On Avalon Myanmar, entertainment comes in the form of enrichment. Shore excursions take place in every port, and they usually start early in the morning and conclude by lunch. Lectures take place onboard, covering a variety of topics about the Burmese culture. For example, you might learn how to wear a traditional Myanmar longyi, or how to apply the popular all-purpose cosmetic thanaka, favored by the Burmese people. Lectures are both entertaining and educational. Activities aren't always listed on the daily schedules, which appear in your cabin each evening, but the cruise director will make impossible-to-miss announcements over the boat's loudspeaker.
Entertainment is also brought onboard. For example, a stop in Bagan will begin or end with a traditional Burmese puppet show, where local entertainers will board the boat and put on a performance.
All excursions are included in the cruise, and most take place in the mornings. Like everything else on Avalon Myanmar, the organization is casual. All passengers leave the ship at the appointed time, picking up a laminated boarding pass as they head off. They meet the local guide, who is waiting onshore. When everyone arrives, the tour begins, in one group. It might be a walking tour or something that requires coach travel. A few are more active, requiring longer walks uphill. The cruise director will indicate that ahead of time. Headsets are provided that pick up a signal from the guide's microphone so you never miss what's going on. Most excursions get passengers back to the boat for lunch. Occasionally, excursions take place at sunrise or in the evening, and sometimes you might have a morning and afternoon excursion on the same day.
The boat's only bar is located in the Panorama Lounge, on Deck 2. Decor is simple yet lovely, with dark wood floors, cushy beige chairs, red couches and plenty of throw pillows. The showstopper is an intricately carved floor-to-ceiling bookshelf, created by local artisans. (The bookshelf serves as the boat's library and game room: This is where you'll find a small selection of books -- many about the region and some fiction options, too -- as well as games like Scrabble and Monopoly.) Just prior to dinner, the lounge hosts a cocktail hour, featuring two drinks of the day and hors d'oeuvres. While tables are set up for four people, passengers tend to bond quickly, and crew are happy to rearrange seating for a more social experience.
Every few nights, passengers can head to the Panorama Lounge after dinner for a movie -- something related to the region, ranging from documentary to drama. You won't find -- or miss -- a theater, casino or lounge for dancing onboard; many passengers head to bed early to be rested for the next day's activities.
The boat has a small reception office, located on Deck 2. It's generally unnecessary, as crew members are impossible to miss and are found everywhere. The boat's cruise director is the primary problem-solver onboard, and he mingles with the passengers all day.
Avalon Myanmar doesn't have self-service laundry facilities, but laundry can be sent out for washing ($2.50 for a T-shirt to $4 for dresses and trousers, for example) and pressing (from $2 per item).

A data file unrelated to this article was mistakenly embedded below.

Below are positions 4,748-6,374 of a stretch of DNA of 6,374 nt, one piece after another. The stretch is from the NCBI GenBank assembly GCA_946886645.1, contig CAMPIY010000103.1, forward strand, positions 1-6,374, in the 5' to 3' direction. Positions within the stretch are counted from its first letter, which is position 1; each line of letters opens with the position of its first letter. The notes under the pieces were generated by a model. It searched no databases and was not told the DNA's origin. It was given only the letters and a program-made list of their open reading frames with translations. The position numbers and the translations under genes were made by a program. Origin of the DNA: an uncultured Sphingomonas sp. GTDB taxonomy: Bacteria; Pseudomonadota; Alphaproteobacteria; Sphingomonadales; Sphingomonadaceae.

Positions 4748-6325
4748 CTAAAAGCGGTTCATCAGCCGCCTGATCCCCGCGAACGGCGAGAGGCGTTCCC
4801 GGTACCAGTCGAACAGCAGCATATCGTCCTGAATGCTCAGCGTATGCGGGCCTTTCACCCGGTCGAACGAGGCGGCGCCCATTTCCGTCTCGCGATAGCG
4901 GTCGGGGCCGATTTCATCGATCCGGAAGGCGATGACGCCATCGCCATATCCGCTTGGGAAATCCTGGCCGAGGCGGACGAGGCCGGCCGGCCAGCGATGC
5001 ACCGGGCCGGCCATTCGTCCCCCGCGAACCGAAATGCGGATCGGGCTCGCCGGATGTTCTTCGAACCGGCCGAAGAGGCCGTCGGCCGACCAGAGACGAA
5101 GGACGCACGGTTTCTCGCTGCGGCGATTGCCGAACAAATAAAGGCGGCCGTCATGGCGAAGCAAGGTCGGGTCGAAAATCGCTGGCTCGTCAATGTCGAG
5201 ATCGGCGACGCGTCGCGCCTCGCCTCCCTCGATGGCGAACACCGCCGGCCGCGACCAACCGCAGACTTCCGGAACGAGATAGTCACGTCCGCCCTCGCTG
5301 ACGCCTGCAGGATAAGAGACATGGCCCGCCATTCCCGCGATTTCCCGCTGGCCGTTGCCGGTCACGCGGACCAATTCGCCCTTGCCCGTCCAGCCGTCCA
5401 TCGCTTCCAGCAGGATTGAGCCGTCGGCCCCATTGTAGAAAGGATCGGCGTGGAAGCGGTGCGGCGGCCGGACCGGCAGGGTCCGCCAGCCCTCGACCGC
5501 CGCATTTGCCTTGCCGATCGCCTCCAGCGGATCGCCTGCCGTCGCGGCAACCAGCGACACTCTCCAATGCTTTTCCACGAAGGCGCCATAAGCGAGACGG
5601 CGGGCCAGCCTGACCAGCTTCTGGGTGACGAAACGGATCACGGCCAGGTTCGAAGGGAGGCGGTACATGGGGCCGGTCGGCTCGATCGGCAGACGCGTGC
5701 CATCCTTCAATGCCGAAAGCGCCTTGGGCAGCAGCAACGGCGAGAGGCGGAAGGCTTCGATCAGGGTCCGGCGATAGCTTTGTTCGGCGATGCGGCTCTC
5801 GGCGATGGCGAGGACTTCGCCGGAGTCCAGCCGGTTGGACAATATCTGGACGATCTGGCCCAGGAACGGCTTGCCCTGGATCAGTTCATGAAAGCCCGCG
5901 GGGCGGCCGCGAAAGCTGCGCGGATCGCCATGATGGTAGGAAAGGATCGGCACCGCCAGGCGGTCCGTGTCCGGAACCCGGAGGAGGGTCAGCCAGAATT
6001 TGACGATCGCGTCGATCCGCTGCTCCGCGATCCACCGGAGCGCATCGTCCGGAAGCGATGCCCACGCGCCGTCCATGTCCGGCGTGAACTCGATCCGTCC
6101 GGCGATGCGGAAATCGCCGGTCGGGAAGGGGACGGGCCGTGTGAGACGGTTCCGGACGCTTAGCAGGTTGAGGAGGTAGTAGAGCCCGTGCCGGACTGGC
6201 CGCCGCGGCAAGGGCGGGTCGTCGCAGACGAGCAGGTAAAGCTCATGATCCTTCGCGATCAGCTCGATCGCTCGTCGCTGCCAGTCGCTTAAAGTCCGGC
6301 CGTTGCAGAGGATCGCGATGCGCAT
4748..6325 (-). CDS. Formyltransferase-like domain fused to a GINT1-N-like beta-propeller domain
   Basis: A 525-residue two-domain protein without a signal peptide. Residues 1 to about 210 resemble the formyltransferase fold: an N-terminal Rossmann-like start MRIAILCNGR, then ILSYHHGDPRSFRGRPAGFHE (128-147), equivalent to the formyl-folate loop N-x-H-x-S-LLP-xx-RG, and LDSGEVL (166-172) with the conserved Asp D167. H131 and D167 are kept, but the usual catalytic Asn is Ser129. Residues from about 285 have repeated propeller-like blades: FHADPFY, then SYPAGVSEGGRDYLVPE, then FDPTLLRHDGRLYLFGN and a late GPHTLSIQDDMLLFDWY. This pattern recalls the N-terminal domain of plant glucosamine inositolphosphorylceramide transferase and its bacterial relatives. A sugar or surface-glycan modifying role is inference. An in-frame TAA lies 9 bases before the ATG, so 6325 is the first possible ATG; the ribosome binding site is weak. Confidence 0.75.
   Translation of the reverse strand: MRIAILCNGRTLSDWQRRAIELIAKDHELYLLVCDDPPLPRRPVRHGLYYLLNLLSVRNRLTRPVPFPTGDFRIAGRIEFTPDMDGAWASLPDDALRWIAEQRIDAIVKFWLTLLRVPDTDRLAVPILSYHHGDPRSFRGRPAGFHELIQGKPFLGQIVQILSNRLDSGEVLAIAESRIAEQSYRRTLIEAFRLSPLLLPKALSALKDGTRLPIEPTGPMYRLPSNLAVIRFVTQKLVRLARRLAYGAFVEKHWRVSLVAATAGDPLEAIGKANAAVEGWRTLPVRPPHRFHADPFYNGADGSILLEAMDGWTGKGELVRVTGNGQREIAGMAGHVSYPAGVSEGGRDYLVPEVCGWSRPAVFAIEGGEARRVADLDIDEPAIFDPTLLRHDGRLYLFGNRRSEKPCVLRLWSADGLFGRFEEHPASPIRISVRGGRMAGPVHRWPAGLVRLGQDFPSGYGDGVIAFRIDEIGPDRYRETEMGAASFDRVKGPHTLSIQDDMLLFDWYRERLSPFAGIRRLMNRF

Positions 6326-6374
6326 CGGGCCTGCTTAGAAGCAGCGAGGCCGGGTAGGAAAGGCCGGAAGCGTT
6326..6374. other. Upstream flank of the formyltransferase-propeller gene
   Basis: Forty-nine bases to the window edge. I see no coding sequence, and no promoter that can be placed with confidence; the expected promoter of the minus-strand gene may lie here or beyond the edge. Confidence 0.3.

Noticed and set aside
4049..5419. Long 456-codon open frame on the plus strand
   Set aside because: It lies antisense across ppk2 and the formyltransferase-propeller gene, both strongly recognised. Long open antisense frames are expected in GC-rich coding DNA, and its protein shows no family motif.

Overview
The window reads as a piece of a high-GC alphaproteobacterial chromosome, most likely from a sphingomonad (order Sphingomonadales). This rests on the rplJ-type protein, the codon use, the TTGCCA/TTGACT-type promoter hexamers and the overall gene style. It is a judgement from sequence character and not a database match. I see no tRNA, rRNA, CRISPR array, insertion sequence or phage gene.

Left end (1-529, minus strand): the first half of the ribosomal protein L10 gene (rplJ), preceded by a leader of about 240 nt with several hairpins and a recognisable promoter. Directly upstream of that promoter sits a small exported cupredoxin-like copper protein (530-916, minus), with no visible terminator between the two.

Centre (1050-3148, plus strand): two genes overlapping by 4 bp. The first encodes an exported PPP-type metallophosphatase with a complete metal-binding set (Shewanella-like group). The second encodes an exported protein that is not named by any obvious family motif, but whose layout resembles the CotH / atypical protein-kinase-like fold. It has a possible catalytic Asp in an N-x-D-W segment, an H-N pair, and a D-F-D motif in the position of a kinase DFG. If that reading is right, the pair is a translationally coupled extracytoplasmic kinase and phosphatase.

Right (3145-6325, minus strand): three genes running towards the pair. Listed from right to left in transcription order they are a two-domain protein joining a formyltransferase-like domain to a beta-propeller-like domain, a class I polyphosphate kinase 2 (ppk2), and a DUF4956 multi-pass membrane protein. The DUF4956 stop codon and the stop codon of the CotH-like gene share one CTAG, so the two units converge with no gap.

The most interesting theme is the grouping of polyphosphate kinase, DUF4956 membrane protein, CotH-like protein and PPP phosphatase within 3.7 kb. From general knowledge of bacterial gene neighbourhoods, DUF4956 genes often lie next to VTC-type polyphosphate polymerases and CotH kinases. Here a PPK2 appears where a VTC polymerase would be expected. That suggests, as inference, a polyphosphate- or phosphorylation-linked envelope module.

There is no Internet cafe; free Wi-Fi is available, but the remote nature of the cruise makes it mostly moot. Expect to be unplugged for much of the cruise, though you might stumble into small pockets of connectivity, especially at the southern end of the Irrawaddy.
The spa on Avalon Myanmar comprises two treatment rooms. Each small room, located on Deck 3, is simply decorated, with cream walls and Asian screens. Each also has a cushioned chair, ottoman and massage table. Treatments include massages, facials, manicures, pedicures and body scrubs. Prices are low by cruise ship standards: You can get a traditional Thai massage (60 minutes) for $40 or a 50-minute facial for $35. The adventurous should try the traditional Myanmar massage ($40 for 60 minutes), in which the therapist focuses on the pressure points using any means necessary -- her hands, elbows, forearms knees and feet. Spa appointments are made using a signup sheet found on Deck 2 outside the reception office. The recommended gratuity is 10 percent, and it can be paid in cash directly to the therapist in either U.S. dollars or Myanmar kyat.
The fitness center is located across the hall from the spa treatment rooms. The small one-room gym has a treadmill and flimsy elliptical trainer, fitness ball, yoga mat, jump rope, foot-pedal steppers and a selection of lighter hand weights (up to 6 kilograms).
Avalon Myanmar doesn't have a pool, but it does have two sun decks -- one located at the front of the boat on Deck 2 (the Observation Lounge) and the other (called the Sky Deck) at the back on Deck 3. The sun decks feature wicker furniture and wooden loungers with thick cushions, as well as small tables. There's plenty of seating, and in the afternoon, passengers are apt to grab a nap while lounging and watching the scenery. The Observation Lounge features a large overhang area that provides shade and fans, while the Sky Deck is the only spot on the ship where passengers are permitted to smoke.
The boat offers no facilities or programs for kids.